“that it was not the heartworms that caused disease, but the other factors that damaged the dogs’ health to the point that they could no longer compensate for an otherwise tolerable parasite load.” Those factors include, “… being vaccinated yearly, eating commercial dog food, and getting suppressive drug treatment for other symptoms….”
Heartworm meds do not, by the way, prevent heartworms. They are poisons that kill heartworm larvae (called microfilariae) contracted during the previous 30-45 days (and maybe longer due to what is call the Reach Back Effect).
Their website is a public service but also a marketing tool aimed at buyers and resellers of heartworm meds.
Sponsors of this website are a Who’s Who of drug companies. Fort Dodge Animal Health (Wyeth), Merial and Pfizer are “Platinum Sponsors.” Bayer merits Silver. Novartis, Schering-Plough, Virbac and Eli Lilly get Bronze.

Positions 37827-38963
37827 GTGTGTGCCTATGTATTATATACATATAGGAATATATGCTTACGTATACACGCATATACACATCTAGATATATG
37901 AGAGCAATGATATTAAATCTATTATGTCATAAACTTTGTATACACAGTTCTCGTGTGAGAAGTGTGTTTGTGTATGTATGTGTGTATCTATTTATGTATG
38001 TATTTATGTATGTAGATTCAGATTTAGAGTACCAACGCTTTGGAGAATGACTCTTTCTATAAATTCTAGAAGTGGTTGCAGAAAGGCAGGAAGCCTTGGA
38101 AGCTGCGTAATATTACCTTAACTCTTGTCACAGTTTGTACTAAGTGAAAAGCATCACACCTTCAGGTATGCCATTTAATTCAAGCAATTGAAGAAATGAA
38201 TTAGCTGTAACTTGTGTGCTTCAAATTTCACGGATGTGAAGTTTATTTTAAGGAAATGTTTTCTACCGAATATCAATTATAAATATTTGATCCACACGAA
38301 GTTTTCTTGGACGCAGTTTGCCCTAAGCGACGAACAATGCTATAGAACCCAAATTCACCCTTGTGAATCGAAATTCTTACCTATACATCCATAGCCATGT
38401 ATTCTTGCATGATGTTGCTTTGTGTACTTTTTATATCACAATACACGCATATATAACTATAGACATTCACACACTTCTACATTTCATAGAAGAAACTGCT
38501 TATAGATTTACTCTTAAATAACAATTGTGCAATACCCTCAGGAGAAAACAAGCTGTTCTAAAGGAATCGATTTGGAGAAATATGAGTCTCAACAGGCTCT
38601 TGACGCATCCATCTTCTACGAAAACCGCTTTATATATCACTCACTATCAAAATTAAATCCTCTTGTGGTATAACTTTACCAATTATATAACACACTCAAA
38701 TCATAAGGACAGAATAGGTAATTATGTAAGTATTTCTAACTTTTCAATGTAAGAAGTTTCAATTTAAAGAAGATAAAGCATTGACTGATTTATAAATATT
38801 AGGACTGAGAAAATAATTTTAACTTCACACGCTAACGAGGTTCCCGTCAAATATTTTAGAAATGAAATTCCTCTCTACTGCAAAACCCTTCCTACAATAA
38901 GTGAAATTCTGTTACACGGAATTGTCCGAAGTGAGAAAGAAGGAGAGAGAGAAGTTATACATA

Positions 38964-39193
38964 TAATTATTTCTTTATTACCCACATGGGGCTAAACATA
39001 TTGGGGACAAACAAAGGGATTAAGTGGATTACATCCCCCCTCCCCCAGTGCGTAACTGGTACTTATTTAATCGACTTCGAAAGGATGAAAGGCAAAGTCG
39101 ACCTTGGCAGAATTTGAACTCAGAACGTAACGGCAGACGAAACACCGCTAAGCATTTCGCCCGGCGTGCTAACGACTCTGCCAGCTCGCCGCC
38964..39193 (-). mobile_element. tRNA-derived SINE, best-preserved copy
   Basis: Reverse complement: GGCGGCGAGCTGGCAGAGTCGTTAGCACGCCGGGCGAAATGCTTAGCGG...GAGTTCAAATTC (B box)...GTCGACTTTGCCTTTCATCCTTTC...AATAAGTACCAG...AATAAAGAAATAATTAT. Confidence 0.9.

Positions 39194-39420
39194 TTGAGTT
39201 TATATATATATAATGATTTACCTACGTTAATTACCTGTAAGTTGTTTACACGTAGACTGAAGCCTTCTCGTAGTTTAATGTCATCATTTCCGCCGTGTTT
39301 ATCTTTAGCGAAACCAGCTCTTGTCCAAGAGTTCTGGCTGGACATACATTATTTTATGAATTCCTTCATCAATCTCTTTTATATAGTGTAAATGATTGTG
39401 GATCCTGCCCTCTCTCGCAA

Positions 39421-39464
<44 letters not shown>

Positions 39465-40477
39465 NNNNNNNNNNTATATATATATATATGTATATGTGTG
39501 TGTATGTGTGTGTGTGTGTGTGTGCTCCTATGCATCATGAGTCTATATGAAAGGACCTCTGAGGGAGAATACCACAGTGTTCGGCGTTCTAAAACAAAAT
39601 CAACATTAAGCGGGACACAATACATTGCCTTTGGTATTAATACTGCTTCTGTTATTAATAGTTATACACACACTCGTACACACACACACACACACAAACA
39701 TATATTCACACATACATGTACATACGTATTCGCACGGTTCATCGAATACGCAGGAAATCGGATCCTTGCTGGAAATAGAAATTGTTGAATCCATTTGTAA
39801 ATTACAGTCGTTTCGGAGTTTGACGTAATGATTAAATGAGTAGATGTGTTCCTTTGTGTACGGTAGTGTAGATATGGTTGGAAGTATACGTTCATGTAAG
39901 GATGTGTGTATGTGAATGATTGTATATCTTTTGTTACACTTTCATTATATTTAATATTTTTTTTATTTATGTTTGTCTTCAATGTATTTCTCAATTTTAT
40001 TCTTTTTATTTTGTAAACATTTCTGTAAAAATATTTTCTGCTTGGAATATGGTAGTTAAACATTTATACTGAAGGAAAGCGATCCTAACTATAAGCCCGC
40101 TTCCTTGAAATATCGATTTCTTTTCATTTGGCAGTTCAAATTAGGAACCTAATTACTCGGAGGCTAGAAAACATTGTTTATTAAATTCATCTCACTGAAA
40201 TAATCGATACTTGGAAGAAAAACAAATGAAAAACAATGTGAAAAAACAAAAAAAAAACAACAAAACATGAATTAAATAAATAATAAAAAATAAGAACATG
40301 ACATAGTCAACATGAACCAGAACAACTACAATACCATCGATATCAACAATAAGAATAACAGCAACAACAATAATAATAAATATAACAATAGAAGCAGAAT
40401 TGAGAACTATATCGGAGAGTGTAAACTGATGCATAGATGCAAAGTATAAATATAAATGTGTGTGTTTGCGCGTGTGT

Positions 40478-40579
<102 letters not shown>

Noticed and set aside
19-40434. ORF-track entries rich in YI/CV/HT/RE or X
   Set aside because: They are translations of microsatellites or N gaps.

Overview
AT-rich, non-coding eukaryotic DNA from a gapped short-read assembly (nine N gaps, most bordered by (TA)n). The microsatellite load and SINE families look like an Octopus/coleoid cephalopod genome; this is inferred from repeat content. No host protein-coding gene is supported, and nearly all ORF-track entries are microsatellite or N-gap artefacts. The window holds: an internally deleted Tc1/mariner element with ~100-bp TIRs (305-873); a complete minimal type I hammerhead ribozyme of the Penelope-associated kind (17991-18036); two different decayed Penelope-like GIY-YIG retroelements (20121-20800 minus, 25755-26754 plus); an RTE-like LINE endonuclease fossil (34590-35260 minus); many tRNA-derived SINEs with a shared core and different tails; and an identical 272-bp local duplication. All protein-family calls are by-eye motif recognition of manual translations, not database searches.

Most of these companies have sales reps that regularly call on vets and show them how to sell you heartworm meds. With any purchase of any drug, we recommend you ask for information regarding possible adverse effects, the necessity for taking this drug and available alternatives.
How Heartworms Infect Dogs: It’s Not Easy!
Well, now that we’ve looked behind the scenes of the heartworm industry, let’s take a look at how the heartworms themselves (called Dirofilaria immitis) do business. Seven steps must be completed to give your dog a dangerous heartworm infestation:
To infect your dog, you need mosquitoes (so you need warm temperatures and standing water). More specifically, you need a hungry female mosquito of an appropriate species. Female mosquitoes act as airborne incubators for premature baby heartworms (called microfilariae). Without the proper mosquito, dogs can’t get heartworms. Period.
That means dogs can’t “catch” heartworms from other dogs or mammals or from dog park lawns. Puppies can’t “catch” heartworms from their mothers and moms can’t pass heartworm immunity to pups.